Although not required by law when incorporating a company in South Carolina, it is highly advised that all new limited liability corporations write a complete operating agreement.
The agreement should stipulate:
- Describe the business structure of the LLC
- Establish the specific roles and obligations of the LLC’s members and describe the management structure
- Without the need for an operating agreement defining the precise responsibilities of its members, a limited liability company may encounter substantial legal and practical challenges
6. Acquire a Taxpayer Identification Number (EIN)
An EIN, or tax ID number, is a federally issued identification number required by many LLCs. An EIN identities your company with the IRS and is required to pay national employer taxes, open a checking account (in most situations), and recruit workers.
The IRS’s website provides the tools you need to determine whether you require an EIN and submit an application. Most organizations are required to obtain an EIN, however single-member LLCs may use the owner’s Social Security number instead.
Depending on their kind and location, some South Carolina-based LLCs may be needed to get one or more state or municipal business licenses or permits.
Consult the Secretary of State’s South Carolina Start a Company Guide for details on how to meet state business licensing requirements. Using South Carolina’s License Directory, specific licenses may be researched.
Local licensing requirements may be determined by contacting the municipal or county clerk in the jurisdiction where your LLC is situated.
7. Yearly Renewals
Unless they pay taxes as C Corporations, South Carolina limited liability companies are not obliged to submit an annual report. The yearly reports of South Carolina corporations are a part of the state’s corporate income tax.
If taxed as an S-Corporation or C-Corporation, you must submit an annual report by March 15 with the South Carolina Department of Revenue.
What are the costs and next steps?
The filing fee for the Articles of Organization is $110, and the charge for amending the Articles of Organization is similarly $110.
The cost to reserve a name is $25 if you are just interested in doing so temporarily. The cost to submit a notice of transfer of authorized executives or registered agents is $10.
Extra charges include:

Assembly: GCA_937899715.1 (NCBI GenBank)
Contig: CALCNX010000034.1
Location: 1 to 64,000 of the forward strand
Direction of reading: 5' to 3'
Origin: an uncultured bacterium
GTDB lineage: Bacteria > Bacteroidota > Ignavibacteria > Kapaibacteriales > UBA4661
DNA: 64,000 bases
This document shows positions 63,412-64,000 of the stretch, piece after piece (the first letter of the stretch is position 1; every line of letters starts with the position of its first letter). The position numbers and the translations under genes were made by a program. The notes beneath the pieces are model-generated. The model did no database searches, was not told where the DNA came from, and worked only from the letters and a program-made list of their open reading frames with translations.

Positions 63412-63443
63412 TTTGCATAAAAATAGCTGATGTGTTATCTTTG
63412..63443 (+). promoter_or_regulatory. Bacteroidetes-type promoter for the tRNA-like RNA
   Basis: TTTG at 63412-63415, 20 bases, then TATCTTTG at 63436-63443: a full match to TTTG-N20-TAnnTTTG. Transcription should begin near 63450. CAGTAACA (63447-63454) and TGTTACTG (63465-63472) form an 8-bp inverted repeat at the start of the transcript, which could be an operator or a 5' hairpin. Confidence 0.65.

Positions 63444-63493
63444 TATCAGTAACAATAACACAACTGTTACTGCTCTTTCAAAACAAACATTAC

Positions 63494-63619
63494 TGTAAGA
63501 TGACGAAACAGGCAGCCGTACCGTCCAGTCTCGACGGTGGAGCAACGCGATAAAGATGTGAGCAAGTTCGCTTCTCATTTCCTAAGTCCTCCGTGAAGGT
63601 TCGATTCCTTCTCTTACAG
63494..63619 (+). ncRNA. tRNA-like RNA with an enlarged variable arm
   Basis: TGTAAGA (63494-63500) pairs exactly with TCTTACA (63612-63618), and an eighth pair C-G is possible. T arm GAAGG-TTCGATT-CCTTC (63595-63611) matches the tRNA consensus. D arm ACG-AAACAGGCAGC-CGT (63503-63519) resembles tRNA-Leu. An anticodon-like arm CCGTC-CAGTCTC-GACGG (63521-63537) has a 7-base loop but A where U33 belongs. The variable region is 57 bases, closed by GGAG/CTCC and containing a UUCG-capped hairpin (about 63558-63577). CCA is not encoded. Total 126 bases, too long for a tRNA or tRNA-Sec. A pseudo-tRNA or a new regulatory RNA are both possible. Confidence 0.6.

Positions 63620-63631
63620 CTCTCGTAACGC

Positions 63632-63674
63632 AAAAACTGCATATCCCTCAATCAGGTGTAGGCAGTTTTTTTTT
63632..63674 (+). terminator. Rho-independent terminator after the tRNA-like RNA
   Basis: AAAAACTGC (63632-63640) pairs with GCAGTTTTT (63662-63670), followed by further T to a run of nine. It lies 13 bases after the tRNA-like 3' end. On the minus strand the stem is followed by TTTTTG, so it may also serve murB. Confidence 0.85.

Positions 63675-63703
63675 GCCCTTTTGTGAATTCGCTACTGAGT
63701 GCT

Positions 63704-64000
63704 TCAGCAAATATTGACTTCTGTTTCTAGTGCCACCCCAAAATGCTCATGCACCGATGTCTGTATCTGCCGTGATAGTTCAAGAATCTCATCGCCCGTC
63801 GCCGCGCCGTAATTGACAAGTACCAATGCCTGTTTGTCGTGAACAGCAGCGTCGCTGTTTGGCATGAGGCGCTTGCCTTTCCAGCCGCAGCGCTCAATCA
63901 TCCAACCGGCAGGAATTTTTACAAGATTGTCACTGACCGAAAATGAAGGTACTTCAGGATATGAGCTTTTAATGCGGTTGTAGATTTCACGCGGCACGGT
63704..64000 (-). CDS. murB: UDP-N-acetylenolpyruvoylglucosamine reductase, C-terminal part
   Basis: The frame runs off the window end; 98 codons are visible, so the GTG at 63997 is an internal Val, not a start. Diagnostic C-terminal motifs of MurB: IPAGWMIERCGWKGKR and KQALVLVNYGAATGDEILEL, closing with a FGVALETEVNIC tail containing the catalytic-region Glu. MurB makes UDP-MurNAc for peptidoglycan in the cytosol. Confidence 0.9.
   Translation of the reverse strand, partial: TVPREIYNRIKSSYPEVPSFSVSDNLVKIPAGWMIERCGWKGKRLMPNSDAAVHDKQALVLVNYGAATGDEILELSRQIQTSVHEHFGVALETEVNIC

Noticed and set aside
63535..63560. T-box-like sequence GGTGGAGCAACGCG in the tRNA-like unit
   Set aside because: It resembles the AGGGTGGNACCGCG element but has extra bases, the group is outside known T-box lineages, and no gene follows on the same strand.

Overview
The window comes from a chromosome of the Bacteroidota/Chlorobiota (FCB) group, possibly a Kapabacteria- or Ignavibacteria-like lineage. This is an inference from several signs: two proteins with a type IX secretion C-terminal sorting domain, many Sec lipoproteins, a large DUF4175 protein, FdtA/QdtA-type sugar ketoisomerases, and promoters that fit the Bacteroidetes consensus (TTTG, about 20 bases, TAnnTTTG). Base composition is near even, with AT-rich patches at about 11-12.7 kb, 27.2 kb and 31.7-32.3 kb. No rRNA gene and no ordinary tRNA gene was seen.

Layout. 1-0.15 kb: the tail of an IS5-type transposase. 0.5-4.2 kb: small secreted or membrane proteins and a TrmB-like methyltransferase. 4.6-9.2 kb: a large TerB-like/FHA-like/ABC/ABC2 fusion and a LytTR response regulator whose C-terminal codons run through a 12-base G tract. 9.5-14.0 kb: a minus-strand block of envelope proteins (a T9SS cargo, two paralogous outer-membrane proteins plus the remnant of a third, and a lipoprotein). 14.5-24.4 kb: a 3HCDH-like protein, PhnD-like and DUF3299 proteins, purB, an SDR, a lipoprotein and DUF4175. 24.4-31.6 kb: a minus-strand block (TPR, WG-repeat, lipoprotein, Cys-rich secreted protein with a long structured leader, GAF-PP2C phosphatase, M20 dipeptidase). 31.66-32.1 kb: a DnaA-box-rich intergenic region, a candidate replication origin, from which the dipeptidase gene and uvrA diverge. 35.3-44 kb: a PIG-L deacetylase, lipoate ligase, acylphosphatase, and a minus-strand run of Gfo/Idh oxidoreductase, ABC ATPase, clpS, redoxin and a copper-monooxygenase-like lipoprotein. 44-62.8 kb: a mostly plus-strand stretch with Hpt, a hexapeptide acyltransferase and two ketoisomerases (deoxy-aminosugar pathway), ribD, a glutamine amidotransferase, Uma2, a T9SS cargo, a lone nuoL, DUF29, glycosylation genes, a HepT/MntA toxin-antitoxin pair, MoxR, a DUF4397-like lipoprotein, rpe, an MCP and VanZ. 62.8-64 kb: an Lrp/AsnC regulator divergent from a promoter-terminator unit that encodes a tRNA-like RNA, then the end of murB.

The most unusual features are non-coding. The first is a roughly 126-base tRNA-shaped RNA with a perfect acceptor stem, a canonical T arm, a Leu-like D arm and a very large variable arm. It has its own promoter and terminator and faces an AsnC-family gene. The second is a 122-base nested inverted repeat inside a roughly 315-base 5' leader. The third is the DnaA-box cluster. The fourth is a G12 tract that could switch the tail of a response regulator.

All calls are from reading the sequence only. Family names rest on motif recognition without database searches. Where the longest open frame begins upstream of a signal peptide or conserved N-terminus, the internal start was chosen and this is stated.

- Articles of dismissal: $10
- Cost of filing for reinstatement following a company’s dissolution due to state administrative action: $25
- Whenever the state must serve you: $10
- First page of copying is $1, and each extra page is $0.50
- Authentication of documents: $2
Registering your LLC provides a legal basis for doing business. Businesses should intend to maintain a compliant and current status for their LLC on the state’s website.
Additionally, a registered LLC enables you to perform the following:
- Acquire any required permissions or licenses, such as those from the health department, zoning authorities, the Department of Motor Vehicles, your local municipality, professional associations, and so on. Some states need a seller’s permission to conduct sales
- File your business’s tax information with the appropriate state agency.
- Make sure you have a business checking account, such as Bluevine or Novo.
- Request a company credit card.
- Purchase coverage for your company
- Having a trademark in place might help you protect your business’s name and logo.
- Do-it-yourself or use a professional agency to form an LLC?
- It is not required by law to engage an attorney in order to incorporate an LLC. Most states enable LLC establishment by registering with the secretary of state and IRS (IRS).
LLC setup with a company formation service
If you’re not experienced with forming an LLC, it may be in your best interest to hire a professional LLC provider to help you get started.
When entrepreneurs start a new company, a professional agency specializing in company forms may save them time and money. They can take care of the things you haven’t had time to think about for as little as $50 and as much as $500 on items including:
- Your firm’s who, what, where, when, why, and how will all be laid down in an operating agreement for your limited liability corporation (a mandatory requirement in certain states).
- Creating organizational documents that include the registered agent, management, and date of establishment.
- Assuming the role of your company’s registered agent.
- Keeping meticulous records in the event of legal action or audits.
- Filing fees and registration with the proper parties.
- Registering your company name and ensuring the availability of the LLC name.
- Registering your company name and confirming the availability of the LLC name.
- Completing and submitting all formation and legal paperwork.
At what age can someone form a limited liability company in South Carolina?
There are no age restrictions for LLC management or members in South Carolina.
What are the South Carolina levies taxes on LLCs?
Businesses in South Carolina are exempt from paying a franchise tax. LLCs are “pass-through business entities” and not subject to corporation tax (unless they’ve elected to be taxed as a C-corporation). LLC owners include company gains in their personal tax returns.
How do you establish an LLC in South Carolina?
To set up an LLC in SC, you’ll need to pay the required filing fee, decide on an LLC name, appoint a Registered Agent, draft Articles of Organization and an Operating Agreement, and get an Employer Identification Number from the IRS.
Tom is the founder of Gottagrow.io. He reads the offers, deciphers the details including features, pricing, included services and more to find you the best products and services.